Although they can appear insignificant, fees may be more pivotal in the success of an exchange than you’d assume. This is all because they have more than one use. Not only do they fund the costs and further development of the platform, but they also have the power to shape the way its users operate.
A carefully thought out fee structure can go a long way in ensuring the exchange operates smoothly, authentically, and to the benefit of all its participants.
Before we begin, let’s distinguish between the two key types of fees; maker fees, and taker fees. These often have differing rates, and are important because they contribute to an exchange in different ways.
Maker Fees Maker fees apply to orders which provide liquidity to the order books. These are orders which do not automatically execute at current prices. Instead of executing immediately, they sit in the order book until somebody fills them.
Taker fees Taker fees apply to orders which remove or take liquidity OUT of the order book. These orders execute at the best price available, at the time that the order is made.
Let’s take a look at how an exchanges’ fees can shape user behavior, through incentives.
Preventing Wash Trading and Fake Volume In an ideal world, users would trade all they want, for free. Unfortunately, however this isn’t possible. The first behavior we want to incentivize is AUTHENTIC trading volume –for this, some sort of fee is a must.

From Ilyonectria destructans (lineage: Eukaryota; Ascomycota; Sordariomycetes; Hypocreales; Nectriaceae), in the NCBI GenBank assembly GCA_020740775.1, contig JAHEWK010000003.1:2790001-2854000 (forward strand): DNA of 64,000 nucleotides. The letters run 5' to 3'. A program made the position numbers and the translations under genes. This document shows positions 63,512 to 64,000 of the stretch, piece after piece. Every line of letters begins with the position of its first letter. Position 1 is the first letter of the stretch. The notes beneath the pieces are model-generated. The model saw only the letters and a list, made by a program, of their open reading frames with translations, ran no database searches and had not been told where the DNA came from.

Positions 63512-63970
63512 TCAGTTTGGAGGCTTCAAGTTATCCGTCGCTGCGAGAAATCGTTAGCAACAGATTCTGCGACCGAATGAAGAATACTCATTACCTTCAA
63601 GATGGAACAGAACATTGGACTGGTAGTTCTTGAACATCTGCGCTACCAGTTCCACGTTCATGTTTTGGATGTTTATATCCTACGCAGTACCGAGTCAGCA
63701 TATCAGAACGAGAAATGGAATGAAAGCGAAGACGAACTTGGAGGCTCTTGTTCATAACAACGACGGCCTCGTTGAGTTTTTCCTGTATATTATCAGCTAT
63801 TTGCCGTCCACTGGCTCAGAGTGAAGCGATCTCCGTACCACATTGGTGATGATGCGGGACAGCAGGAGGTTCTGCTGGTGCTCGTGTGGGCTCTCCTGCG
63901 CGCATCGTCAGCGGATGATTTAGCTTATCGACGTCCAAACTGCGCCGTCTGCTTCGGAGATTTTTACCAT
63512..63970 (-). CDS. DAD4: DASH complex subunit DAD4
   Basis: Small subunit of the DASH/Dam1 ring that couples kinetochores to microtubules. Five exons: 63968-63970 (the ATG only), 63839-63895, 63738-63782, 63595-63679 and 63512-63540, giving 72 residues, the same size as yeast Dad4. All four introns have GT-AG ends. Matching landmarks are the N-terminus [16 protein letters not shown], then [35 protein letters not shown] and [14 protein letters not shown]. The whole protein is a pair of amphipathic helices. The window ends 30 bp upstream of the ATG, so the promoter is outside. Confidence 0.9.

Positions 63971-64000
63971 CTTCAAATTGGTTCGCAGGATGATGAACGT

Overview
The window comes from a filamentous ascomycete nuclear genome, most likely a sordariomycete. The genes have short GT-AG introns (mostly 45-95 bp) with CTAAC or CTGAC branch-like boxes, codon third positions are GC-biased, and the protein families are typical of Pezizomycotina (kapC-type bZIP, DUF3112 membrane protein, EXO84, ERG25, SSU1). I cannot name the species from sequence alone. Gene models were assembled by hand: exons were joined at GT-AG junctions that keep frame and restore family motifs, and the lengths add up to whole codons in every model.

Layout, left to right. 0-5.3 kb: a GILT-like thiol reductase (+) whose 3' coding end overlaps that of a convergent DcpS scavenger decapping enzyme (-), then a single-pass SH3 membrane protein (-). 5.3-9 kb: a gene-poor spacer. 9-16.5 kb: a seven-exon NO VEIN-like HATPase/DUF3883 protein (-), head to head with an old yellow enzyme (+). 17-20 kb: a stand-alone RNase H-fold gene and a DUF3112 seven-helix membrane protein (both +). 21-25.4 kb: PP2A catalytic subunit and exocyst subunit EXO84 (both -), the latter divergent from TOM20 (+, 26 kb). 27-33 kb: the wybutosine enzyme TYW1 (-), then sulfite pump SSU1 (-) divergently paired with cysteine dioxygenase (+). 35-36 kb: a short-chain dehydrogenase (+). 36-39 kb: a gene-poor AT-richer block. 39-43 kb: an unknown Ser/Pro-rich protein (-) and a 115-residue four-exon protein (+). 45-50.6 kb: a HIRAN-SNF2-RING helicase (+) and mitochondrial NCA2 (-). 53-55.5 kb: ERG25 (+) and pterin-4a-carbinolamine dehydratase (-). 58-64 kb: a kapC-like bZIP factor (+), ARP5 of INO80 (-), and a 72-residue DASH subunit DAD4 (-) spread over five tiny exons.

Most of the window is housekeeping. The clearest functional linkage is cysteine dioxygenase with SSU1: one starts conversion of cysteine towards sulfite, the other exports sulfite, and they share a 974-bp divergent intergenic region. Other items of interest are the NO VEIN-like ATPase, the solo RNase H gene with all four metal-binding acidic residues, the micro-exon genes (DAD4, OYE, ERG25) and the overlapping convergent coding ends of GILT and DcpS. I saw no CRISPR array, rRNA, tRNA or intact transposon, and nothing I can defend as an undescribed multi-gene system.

Fees go a long way in preventing “wash-trading”, a practice where a user essentially buys and sells into their own orders, to give the illusion of authentic trading. Wash-trading is very closely associated with price manipulation, and is illegal in legacy markets. In fact, a number of crypto exchanges have been exposed for their unnatural market volumes, as highlighted in this paper by Bitwise, which was submitted to the SEC.
Stacking The Order Books, Naturally “Market-making” orders are important for an exchange, as they provide liquidity to users — in other words, increase the number of buyers and sellers in the order book, at any given price point. Without sufficient bids and offers in the order books, users can’t get a reliable price for their trades. This lack of liquidity can result in large market orders getting bad or unexpected prices compared to the market price — a phenomenon known as “slippage”.
So, how can we incentivize users to place more market-making orders, instead of orders that remove liquidity?
Very simply, traders will have a stronger tendency to pick the cheaper option, leading to better order-book liquidity. But what if we took it a step further, and PAID people maker rebates, rather than charging them fees?
###CRIX is one of the only exchanges to offer maker-rebates, rather than fees. We believe our users deserve to benefit from great liquidity, and that genuine market makers should be rewarded for their contribution to the platform.
Register Today and find out the range of benefits that accompany trading on the Crix platform!